I will definitely continue to look into pH probe reviews and see if I can get a suitable one and I will keep monitoring my pH as usual and hopefully in the next few weeks I will start to get some consistent readings. Haha, I was starting to worry I'd have to look into starting an African lake Cichlid tank if the pH was going to remain that high, which doesn't sound like a beginner friendly idea

Now I need to figure out how to close a thread as I am new to forums as well as fishkeeping!

Once again, many thanks,
Jade
Fishlady Fishlady
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  • Posted on: 3/11 15:02
Re: New tank pH problems whilst fishless cycling #6
No need to close the thread :)

Sorry, I forgot to make any recommendations for pH probes, but HM Digital probes are reliable and well-made probes. I use one of theirs, the pH 80: https://www.amazon.co.uk/HM-Resistant- ... g-Aquariums/dp/B01CP9Q192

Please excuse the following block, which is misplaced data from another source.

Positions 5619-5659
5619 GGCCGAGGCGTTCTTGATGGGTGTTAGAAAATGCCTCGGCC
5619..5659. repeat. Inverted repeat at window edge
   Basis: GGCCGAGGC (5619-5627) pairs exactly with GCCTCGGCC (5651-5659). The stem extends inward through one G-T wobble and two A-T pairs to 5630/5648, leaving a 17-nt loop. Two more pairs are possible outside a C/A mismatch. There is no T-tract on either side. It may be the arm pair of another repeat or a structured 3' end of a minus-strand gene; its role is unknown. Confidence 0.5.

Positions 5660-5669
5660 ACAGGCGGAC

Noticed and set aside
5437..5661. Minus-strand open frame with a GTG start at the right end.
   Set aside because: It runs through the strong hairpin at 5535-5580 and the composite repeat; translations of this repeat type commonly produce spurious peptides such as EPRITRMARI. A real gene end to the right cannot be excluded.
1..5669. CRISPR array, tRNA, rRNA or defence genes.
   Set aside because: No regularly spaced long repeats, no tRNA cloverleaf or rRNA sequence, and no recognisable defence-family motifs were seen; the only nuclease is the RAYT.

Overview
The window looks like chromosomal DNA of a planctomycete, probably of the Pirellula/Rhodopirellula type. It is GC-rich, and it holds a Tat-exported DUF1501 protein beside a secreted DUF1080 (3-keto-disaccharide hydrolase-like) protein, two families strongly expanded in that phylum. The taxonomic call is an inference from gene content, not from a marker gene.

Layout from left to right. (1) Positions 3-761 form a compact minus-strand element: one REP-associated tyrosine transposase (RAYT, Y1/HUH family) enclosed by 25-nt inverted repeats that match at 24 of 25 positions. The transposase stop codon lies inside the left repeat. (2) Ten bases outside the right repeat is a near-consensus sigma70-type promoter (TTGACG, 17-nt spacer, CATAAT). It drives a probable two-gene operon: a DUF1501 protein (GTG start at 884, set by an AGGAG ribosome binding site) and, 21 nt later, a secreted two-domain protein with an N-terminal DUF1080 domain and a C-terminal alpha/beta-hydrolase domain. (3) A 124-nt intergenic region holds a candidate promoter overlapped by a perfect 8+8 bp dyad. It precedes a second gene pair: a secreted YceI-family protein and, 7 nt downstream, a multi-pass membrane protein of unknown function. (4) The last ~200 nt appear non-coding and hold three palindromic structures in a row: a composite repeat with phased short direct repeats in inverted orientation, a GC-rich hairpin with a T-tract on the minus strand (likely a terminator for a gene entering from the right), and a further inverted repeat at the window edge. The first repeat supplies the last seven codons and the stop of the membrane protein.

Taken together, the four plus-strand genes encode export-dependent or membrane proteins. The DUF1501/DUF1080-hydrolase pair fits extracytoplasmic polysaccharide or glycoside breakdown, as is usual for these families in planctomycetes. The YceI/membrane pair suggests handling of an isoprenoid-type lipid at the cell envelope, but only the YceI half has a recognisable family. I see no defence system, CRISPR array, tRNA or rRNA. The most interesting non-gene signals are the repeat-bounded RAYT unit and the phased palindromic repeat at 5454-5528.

You can get much cheaper ones via eBay and various places, but they're cheap for a reason - not very accurate and need constantly recalibrating so I would steer clear of those.
fcmf fcmf
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  • Posted on: 3/11 22:05
Re: New tank pH problems whilst fishless cycling #7
I have both test strips (I use either Tetra or JBL) and liquid-based test kits (various different brands). I find both brands of test strips give a lower PH reading than the liquid-based test kits. I find the test strips helpful for reading/interpreting the nitrate and nitrite readings which I find difficult to read from the liquid-based test kits and it's good to have the chlorine reading too, but I find they tend to give an artificially high GH and KH reading whereas the liquid-based ones are more accurate.

It's worth also checking your water/utility website, input your postcode, and find out what the PH and hardness levels (in CaCO3 and German degrees hardness) are from that, as that will give you an idea of what levels ought to be once the cycling phase has passed.
Antheridium94 Antheridium94